124 125 127 128 129 130 131

139 140 140 142 148 150 151 151 152 154 158 183 185 186 190 196 199

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1. Introduction

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1. Introduction
This report, compiled by the Arab African Centre for Marketing and Consultancy services is representative of one of the preliminary efforts to create a comprehensive and updated source of information on the Woodworks sector in Egypt. This report is presented to the Industrial Modernisation Centre and the Chamber of Woodworks as fulfillment of the information requested in the terms of reference stipulated in the contract # DGIB/EGY/B7-4100/97/0733 initiated by IMC.

1.1.

Background Information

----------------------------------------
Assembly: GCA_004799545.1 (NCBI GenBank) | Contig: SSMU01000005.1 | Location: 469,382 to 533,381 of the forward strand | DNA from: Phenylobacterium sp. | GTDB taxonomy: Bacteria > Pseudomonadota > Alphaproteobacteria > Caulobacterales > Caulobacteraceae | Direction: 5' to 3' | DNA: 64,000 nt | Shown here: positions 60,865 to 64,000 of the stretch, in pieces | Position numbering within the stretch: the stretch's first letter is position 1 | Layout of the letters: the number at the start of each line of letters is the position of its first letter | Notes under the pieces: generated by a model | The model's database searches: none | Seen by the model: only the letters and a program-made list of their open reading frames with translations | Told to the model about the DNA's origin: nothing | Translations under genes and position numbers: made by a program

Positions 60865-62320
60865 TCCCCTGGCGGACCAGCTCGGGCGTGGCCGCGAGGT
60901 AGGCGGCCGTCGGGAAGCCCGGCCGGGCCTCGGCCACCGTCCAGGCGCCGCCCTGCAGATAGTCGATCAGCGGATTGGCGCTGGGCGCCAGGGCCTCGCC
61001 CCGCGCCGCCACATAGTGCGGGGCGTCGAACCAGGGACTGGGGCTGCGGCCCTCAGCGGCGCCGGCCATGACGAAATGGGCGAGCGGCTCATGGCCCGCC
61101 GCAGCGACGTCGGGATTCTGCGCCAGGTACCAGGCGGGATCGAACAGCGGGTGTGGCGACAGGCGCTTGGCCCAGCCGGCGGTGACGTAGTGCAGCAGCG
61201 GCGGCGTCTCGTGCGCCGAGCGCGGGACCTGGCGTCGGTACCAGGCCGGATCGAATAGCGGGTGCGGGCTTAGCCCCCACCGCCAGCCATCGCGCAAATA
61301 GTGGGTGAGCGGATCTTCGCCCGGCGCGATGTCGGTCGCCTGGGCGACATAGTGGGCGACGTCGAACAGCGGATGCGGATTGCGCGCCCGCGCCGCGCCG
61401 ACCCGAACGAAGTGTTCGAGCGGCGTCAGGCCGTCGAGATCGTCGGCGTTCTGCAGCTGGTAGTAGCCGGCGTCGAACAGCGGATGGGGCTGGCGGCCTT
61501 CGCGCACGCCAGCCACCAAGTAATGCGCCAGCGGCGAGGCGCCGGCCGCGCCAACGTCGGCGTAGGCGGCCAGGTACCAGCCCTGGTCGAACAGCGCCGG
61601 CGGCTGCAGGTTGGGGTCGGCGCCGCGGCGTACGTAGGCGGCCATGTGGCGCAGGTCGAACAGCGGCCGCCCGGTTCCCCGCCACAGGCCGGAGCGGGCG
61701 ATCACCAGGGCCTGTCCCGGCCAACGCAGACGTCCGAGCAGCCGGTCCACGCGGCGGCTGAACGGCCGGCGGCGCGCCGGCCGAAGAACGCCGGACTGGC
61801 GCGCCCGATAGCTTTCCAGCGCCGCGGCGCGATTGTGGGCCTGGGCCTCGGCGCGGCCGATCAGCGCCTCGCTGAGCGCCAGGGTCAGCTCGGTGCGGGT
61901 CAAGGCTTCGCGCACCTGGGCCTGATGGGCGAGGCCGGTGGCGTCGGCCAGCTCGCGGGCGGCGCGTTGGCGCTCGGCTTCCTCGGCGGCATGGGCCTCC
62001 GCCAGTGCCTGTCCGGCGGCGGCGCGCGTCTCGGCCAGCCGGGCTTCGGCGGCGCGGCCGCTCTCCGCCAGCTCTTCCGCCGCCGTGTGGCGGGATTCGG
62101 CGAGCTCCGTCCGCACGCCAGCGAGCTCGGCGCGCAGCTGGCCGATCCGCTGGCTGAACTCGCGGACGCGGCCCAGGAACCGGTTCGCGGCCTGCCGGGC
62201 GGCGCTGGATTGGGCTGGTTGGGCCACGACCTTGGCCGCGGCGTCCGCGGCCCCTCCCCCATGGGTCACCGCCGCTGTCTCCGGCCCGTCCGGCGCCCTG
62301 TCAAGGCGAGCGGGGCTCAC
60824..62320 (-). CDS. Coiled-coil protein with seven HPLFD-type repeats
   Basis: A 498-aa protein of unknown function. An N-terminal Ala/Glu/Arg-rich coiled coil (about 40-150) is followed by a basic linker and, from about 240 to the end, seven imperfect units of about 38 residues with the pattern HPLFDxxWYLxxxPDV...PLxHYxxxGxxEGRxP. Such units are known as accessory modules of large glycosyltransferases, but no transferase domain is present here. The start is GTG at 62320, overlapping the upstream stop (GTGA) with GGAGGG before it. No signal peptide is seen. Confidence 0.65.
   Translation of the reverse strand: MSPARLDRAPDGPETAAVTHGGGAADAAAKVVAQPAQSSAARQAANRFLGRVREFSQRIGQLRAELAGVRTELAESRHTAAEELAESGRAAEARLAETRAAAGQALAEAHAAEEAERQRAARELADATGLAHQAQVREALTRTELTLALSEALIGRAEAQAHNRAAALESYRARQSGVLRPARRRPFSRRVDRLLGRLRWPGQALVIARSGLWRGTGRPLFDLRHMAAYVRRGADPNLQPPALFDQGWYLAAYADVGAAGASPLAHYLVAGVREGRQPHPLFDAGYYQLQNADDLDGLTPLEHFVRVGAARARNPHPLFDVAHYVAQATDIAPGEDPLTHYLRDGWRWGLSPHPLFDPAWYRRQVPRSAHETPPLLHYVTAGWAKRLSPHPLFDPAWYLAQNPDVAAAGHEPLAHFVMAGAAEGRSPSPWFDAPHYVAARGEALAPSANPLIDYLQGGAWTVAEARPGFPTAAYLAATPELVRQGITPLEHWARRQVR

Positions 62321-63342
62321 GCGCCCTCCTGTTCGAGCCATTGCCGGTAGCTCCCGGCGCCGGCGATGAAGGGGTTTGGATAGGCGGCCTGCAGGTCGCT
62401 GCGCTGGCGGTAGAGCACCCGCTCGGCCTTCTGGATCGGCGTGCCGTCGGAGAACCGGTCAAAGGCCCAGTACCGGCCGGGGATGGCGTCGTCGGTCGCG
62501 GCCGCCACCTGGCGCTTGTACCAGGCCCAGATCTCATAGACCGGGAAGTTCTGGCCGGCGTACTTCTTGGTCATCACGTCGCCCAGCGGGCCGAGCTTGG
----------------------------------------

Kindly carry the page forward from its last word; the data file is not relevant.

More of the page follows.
Perhaps one of the largest obstacles inhibiting the growth of the Egyptian furniture and woodworks sector is the lack of updated, accurate and comprehensive data on the sector. Furthermore, available data is not accessible to the different groups involved in the industry and its related sub sectors. This problem can be broken down to three distinct but interrelated issues that need to be dealt with, including: 1. Existing data is unreliable, dated, and inconsistent. 2. Existing data is largely inaccessible to those involved in the sector. 3. Information gaps on the sector are too large, rendering most projects groundless in their research base. A. Reliability of Existing Data The primary source of industry-level statistics is the Central Agency for Public Mobilization and Statistics - CAPMAS. This information often times needs to be supplemented by industry data from other government organizations such as the Ministry of Industry and Technological Development MITD and its affiliated organizations, the Ministry of Foreign Trade MOFT, local government authorities in the governorates, non government organizations such as chambers, federations and NGOs. Information is also made available by international development agencies such as the UNIDO. Problematic Data Gathering Methodology in Egypt The unreliability of existing data in Egypt is the direct result of a lacking system of coherent information gathering. While different governmental and non-governmental organizations collect and produce data on the sector, they do so with different classifications, thus resulting in a situation where categories of gathered information from different sources overlap and are ultimately not subject to comparison. Secondly a very large percentage of groups involved in the woodworks sector in Egypt are not officially registered at the competent government authorities and are thus not taken into account in national reports and statistics. The predicted size of the informal sector is so large as to render existing data unreliable and not representative of the actual size and scope of activities of the furniture and woodworks sector. The lack of reliable information about the existing competition, available resources both technical and human, input markets, the regulatory and policy environment etc. has in turn been a major obstacle towards the development and expansion of the sector as it makes it difficult for both local and international investors to make sound decisions. Finally, existing information is dated and does not take into account the changes of a rapidly globalizing and technologically advancing world.